Extra Time: El Clasico me hole
JOE re-evaluates everything that has been said about Barcelona and Real Madrid and sees them for what they really are.
By Tom Moss
As the fall-out surrounding the latest episode of the 'Increasingly Far From El Clasico' continues, JOE reckons it's time for us to re-evaluate everything we've been told about the two Spanish superpowers and see them for what they really are.
If you're told something enough, you tend to believe it. Even though you know deep down it's not true, you buy into because everyone else seems to do the same.
Don't believe the hype
Take Ed Byrne, for example. Everyone knows deep down that he's about as funny as a kick in the balls on a cold winter’s day. Yet he makes a living as a comedian, because it's almost subliminally decided for us. The same goes for New Years Eve, Michelin star restaurants and Twitter - they all seem unmissable or magnificent, but really they're over-hyped, overrated and utterly disappointing.
I was at a local Junior hurling game last night and overheard two elderly club stewards discussing the finer points of El Clasico.
And so in light of the endless hype bestowed upon the four 'El Clasicos' in quick succession, the stage was set for the ultimate disappointment. Football writers and analysts were creaming their pants in orgasmic anticipation. The football world waited with bated breath for the fascinations that laid in wait.
The first installment was a 1-1 league draw. Little happened but we didn't read too much into it. It was only the intro, the first act in a four-pronged game of cat and mouse - but who would show their unparalleled footballing masterclass first?
The following game, the Copa del Rey final again finished goalless. Eyebrows were raised, but Ronaldo's extra-time winner was supposed to be the catalyst for the final two meetings, the big ones, the Champions League semi-finals.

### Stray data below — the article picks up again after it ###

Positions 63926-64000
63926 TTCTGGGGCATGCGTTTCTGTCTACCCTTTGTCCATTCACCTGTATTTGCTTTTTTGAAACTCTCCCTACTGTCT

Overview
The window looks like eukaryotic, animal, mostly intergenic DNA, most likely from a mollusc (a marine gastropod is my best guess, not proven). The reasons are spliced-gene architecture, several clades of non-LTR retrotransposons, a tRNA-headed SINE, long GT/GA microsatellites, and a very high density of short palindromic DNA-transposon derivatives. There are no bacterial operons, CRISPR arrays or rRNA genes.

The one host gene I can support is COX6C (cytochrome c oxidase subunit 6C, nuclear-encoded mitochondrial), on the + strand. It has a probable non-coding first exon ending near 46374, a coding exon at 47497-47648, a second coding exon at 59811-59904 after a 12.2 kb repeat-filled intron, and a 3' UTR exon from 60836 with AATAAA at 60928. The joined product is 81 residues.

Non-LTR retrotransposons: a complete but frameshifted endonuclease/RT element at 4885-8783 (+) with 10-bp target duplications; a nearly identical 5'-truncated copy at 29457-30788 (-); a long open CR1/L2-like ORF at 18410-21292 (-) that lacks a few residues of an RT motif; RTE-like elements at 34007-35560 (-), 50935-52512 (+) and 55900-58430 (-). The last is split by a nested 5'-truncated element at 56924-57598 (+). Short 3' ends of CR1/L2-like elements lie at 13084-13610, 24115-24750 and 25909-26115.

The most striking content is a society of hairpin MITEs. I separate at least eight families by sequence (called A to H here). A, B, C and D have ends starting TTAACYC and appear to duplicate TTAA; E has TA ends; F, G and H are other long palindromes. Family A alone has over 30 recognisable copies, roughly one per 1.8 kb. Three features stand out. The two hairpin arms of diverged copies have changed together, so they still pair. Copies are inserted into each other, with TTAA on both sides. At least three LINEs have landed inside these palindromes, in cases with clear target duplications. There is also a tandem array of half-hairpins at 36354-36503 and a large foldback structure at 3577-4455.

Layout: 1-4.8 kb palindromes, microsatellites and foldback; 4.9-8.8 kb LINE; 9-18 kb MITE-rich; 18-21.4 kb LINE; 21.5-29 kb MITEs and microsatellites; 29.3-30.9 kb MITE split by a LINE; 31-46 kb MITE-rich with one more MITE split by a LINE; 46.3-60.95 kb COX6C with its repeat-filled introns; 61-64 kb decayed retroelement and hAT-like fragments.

There's no love lost between Pep and The Special One
Mourinho and Guardiola traded insults; players and ex-players, former managers, kit-men, water-boys and anyone else who could open their mouths quick enough weighed in with their two cents about the trials and tribulations that were in store. And then Wednesday night's debacle unfolded and we have all been left with that sense of emptiness.
It's the same emptiness that follows yet another mumbled, droll punchline from that long-haired shit Byrne, or the emptiness that hits you when you get the 190 euro bill for a slice of beef and a scoop of fancy spuds at the Michelin rated eatery. You know you've been lied to, you know you've been shafted, and what makes it worse is that you knew it would happen.
No escaping El Clasico
But at least with Ed Byrne you can simply turn the telly off. Or walk out of the overpriced fancy-arsed restaurant. But there's no escaping the hullabaloo about El Clasico. It's everywhere. I was at a local Junior hurling game last night and amidst the usual shouts of 'use yer two hands for Jaysis sake' and 'ah sure ref, he's ridin' him', I overheard two elderly club stewards discussing the finer points of El Clasico. And we still have one more to come.
More diving, more hissy-fits, more rolling around on the ground like a rabbit with myxomatosis. A high proportion of the players and staff at both clubs should be ashamed of themselves. I'd have more respect for a shit-smeared toilet roll in Susan Boyle's downstairs toilet than I currently have for Dani Alves, Marcello, Jose Mourinho or Sergio Busquets, the softest self-proclaimed hard man in football.
People talk about Barca being the best ever club side. Nonsense. How any club can receive so many plaudits while behaving so disgracefully is beyond me. They probably are one of the best footballing sides in a long time, but they'll never be great. Greatness demands more than raw talent. It requires humility, character, respect and many more virtues. On Wednesday's evidence, neither side can claim to have many of them.
CLIP OF THE DAY: Amidst all the shite from the Bernabeu, Leo Messi was the only one to come out with his reputation improved. He'll have the world stage to himself for quite some time, but this 18-month-old toddler will surely be more than a flash in the pan. The New Messi?!